About Me


Alexander Jonesi is an award-winning, multi-published photographer and a graduate of the University of Maryland at College Park. Alexander earned a B.S. in Environmental Science and Policy and a Minor in G.I.S. as he remained active throughout many University functions. He hopes to use his ability to see things from an unconventional angle and his interdisciplinary studies to help solve environmental problems, with a particular focusing on promoting energy solutions involving wind, solar, ocean waves, and other clean renewable sources while incorporating mapping and aerial photography to facilitate intergovernmental projects.

If a picture is worth a thousand words, he hopes to save a thousand lives, in part by using vivid images of environmental damage to help move people to act. The images of gushing oil, huge slicks, and dying wildlife helped to make environmental restoration a top priority for both government and industry after the April 2010 Deepwater Horizon Gulf of Mexico oil spill, and demonstrated the power that visual media can have in sparking action. The motto on his website tries to capture the potential of images to have a positive impact: “Seeing the World, Changing the World.”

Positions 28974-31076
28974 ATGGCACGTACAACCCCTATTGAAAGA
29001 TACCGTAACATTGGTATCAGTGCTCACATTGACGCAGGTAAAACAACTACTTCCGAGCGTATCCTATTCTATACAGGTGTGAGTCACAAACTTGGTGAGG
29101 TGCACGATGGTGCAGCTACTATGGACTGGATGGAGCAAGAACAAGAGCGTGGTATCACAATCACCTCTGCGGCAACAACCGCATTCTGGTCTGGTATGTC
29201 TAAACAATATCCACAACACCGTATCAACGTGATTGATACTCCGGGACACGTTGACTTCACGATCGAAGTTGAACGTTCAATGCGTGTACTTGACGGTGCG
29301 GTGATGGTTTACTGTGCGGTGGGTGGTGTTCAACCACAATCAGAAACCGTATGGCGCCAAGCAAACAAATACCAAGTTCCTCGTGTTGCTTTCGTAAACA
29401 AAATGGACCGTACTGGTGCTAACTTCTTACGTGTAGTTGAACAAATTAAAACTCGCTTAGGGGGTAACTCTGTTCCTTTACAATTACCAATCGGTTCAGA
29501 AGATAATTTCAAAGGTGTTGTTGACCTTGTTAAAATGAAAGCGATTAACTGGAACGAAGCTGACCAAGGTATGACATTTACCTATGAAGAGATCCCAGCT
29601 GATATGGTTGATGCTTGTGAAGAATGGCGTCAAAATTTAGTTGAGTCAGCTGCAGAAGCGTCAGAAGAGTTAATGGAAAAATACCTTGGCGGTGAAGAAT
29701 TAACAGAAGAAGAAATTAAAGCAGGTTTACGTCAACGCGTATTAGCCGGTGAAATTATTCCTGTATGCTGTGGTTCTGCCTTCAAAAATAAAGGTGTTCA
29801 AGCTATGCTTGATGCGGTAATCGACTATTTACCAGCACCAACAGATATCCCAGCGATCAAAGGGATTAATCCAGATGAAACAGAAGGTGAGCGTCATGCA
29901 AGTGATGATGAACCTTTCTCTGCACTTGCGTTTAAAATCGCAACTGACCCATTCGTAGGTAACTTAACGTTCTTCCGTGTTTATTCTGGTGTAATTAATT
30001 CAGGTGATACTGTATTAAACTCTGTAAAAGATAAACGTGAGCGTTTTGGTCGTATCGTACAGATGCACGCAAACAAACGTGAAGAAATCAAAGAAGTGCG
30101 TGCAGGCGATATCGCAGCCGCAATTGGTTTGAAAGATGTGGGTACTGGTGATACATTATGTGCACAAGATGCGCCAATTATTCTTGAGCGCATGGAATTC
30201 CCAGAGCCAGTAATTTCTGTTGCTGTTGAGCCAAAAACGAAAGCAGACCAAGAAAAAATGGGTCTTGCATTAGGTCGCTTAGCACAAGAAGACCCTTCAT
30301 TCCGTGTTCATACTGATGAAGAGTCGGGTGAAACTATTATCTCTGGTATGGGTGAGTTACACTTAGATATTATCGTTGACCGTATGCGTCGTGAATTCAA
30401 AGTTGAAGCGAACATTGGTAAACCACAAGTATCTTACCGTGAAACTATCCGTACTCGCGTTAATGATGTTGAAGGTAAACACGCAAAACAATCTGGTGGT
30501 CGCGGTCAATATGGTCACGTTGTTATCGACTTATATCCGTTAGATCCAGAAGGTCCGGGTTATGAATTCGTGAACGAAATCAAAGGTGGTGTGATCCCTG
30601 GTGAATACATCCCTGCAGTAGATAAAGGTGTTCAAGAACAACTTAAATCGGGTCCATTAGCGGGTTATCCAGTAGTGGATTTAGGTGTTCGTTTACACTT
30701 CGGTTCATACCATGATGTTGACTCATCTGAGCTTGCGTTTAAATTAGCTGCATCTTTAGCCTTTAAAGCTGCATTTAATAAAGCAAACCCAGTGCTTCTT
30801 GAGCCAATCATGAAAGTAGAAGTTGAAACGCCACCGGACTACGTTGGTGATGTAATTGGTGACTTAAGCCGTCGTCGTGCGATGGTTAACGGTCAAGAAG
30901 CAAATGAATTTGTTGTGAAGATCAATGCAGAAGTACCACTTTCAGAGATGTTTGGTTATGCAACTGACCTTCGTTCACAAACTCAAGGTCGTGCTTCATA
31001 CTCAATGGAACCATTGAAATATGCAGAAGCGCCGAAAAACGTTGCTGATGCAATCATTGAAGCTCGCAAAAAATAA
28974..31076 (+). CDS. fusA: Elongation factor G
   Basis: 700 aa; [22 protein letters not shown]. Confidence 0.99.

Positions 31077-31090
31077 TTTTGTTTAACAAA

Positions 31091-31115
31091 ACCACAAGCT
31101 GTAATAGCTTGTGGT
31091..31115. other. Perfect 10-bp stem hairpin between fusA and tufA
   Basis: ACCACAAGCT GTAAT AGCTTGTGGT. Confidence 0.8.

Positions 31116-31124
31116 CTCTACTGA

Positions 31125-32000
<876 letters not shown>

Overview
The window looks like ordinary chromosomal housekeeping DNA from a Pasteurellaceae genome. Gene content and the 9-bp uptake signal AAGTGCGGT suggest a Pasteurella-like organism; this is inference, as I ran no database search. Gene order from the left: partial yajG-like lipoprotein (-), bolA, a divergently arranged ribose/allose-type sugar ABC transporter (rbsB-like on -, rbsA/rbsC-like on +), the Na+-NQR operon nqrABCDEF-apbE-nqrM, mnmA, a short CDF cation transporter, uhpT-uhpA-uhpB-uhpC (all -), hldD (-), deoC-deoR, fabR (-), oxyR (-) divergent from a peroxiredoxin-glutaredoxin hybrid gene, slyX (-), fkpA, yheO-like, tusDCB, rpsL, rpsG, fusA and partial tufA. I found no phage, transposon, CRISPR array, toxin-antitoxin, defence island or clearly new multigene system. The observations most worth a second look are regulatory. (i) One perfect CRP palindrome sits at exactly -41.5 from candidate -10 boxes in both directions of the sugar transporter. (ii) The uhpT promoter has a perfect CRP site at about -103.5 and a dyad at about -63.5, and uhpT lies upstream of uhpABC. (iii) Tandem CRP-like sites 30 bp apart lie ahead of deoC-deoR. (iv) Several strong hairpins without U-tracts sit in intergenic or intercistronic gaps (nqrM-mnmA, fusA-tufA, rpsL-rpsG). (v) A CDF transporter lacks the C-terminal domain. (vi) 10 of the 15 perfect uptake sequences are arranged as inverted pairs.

Growing up as the child of two EPA attorneys in a home where nobody eats meat for environmental reasons, the grass is cut with an electric mower, and no weed killers are used, it always seemed natural for Alexander to care about environmental issues. He volunteered with local environmental organizations as a child and then realized that environmental issues are also of critical importance beyond his immediate neighborhood. Of all the environmental problems facing the world, he particularly wants to help free America from its dependence on fossil fuels, acknowledging that we cannot afford to enrich oil-producing nations that are hostile to our interests or to irresponsibly develop domestic sources of oil and natural gas. He believes that our country’s addiction to fossil fuels is dangerous because supplies are running out, their use causes harmful pollution, and it is a threat to our national and economic security.

He has taken engineering and law courses on the Yale University campus, worked for National Institute of Environmental Health Sciences, worked for United States Geological Survey, worked for Senator Bernie Sanders (I-VT), volunteered with the “Obama for President” and “Tim Kaine for Governor” campaigns, and interned as a photographer for the Smithsonian National Air and Space Museum Steven F. Udvar-Hazy Center. He also plays guitar and hockey, and won his high school’s Hobey Baker Award for character, positive attitude, outstanding sportsmanship, excellent work ethic, unselfish team play, coachability, great role model, and exemplary citizenship.